NOVEMBER 5TH, 2008 | Harkin for Senate
Read the original story at The Des Moines Register
U.S. Sen. Tom Harkin cruised to re-election Tuesday, easily capturing a fifth six-year term over Republican challenger Christopher Reed.
Harkin, 68, a Democrat from Cumming, was well ahead in early returns in what was expected to be the largest margin of victory in his Senate career. The Associated Press projected his win shortly after the polls closed.
Harkin and his wife, Ruth, joined fellow Democrats at an election night party at the Hotel Fort Des Moines, where he thanked Iowans for again placing their trust in him. He had spent the final three days of the campaign barnstorming 16 Iowa cities with Gov. Chet Culver and other Democrats.
“You know, it is about time we look across Iowa … and our nation … and find ways to work together, not tear each other apart,” Harkin said Tuesday night in prepared remarks. He declared he was ready to get back to work with a new president and a new Congress and focus on priorities to bring the country together.
Reed, 36, a Marion businessman and a conservative political newcomer, never gained traction in his bid to unseat Harkin after narrowly winning a three-way Republican primary in June.
Reed had repeatedly tried to draw distinctions between himself and the populist Harkin, describing himself as a fiscal and social conservative who would fix a broken federal government. Reed promised to oppose abortion and same-sex marriage, to fight illegal immigration, and to support the U.S. war in Iraq.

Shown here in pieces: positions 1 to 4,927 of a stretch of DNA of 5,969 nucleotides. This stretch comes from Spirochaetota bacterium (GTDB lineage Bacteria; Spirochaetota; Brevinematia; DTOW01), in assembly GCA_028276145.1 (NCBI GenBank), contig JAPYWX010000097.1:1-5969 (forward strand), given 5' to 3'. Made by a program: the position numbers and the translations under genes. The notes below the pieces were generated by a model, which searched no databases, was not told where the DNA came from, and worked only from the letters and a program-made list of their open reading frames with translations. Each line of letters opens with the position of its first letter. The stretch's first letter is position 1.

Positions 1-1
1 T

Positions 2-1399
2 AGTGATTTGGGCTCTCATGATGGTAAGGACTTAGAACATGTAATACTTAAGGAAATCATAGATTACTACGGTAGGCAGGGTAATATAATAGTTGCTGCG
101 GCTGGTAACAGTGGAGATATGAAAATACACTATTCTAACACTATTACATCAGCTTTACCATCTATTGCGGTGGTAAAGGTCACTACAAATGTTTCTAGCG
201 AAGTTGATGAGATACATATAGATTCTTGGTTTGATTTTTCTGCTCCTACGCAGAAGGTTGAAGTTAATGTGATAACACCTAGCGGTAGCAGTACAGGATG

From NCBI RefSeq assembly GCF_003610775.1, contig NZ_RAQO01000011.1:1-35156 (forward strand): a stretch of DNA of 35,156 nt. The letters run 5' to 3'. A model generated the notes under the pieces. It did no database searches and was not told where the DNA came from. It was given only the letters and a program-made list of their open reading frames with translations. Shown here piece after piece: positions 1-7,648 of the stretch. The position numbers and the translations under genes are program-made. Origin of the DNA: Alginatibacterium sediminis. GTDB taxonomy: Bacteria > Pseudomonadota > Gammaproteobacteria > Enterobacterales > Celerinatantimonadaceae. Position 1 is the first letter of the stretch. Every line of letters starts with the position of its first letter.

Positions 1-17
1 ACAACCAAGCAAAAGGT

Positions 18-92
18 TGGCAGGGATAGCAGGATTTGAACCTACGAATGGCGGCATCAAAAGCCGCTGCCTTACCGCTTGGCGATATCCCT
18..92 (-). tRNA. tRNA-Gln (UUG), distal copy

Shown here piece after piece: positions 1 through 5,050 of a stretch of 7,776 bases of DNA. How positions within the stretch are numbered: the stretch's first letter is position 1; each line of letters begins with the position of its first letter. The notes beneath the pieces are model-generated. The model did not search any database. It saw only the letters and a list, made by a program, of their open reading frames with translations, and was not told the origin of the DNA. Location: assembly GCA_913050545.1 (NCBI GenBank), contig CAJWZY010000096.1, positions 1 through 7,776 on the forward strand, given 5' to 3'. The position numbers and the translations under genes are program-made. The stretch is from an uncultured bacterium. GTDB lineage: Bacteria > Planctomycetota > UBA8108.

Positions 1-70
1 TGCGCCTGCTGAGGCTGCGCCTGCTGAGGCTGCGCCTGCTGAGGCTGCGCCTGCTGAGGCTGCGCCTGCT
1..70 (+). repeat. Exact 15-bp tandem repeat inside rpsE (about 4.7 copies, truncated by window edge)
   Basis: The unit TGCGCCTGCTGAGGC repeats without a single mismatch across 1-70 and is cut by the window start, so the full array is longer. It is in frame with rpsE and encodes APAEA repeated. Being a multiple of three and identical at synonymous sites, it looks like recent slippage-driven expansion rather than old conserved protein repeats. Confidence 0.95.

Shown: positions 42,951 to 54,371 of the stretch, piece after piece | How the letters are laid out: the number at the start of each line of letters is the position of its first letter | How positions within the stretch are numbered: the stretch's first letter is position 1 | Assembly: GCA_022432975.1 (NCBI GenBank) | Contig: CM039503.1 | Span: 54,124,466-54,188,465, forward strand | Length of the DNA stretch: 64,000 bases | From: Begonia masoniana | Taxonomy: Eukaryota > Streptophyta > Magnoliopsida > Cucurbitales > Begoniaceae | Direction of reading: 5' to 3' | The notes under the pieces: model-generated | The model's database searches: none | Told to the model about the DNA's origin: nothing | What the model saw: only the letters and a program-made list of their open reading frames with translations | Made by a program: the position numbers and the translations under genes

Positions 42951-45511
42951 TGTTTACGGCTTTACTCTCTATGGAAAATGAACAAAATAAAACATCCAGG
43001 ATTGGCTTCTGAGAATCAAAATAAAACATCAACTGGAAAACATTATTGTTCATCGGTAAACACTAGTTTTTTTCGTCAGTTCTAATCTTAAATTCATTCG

Reed’s harshest criticism came during a televised debate when he accused Harkin of “becoming the Toyko Rose of al-Qaida and Middle East terrorism.” Harkin, a critic of President Bush’s Iraq policy, said afterward that Reed had “kind of lost his bearings” and predicted the remarks would hurt the Republican’s political future.
Harkin, known as a bare-knuckled political street fighter, toned down his usual partisan barbs during this year’s campaign. He spoke proudly of his work on a farm bill he described as good for agriculture and rural America.
He promised to work to provide everyone access to a good education. He called for reducing U.S. reliance on imported oil and pledged to work for affordable health care. He said the country needs to get out of Iraq.
Harkin is the son of a coal miner father and a Slovenian immigrant mother who died when he was 10. He spent a decade in the U.S. House before unseating incumbent Republican Sen. Roger Jepsen in 1984. He then defeated Republican House members Tom Tauke in 1990, Jim Ross Lightfoot in 1996, and Greg Ganske in 2002.
This year some better known Republicans, including U.S. Reps. Steve King and Tom Latham, decided against challenging Harkin in what GOP leaders had expected to be a down year for their party.
Reed, a Navy veteran like Harkin, faced an uphill battle from the start. He began July with only $292 in his campaign fund compared to $4.1 million for Harkin, federal records showed.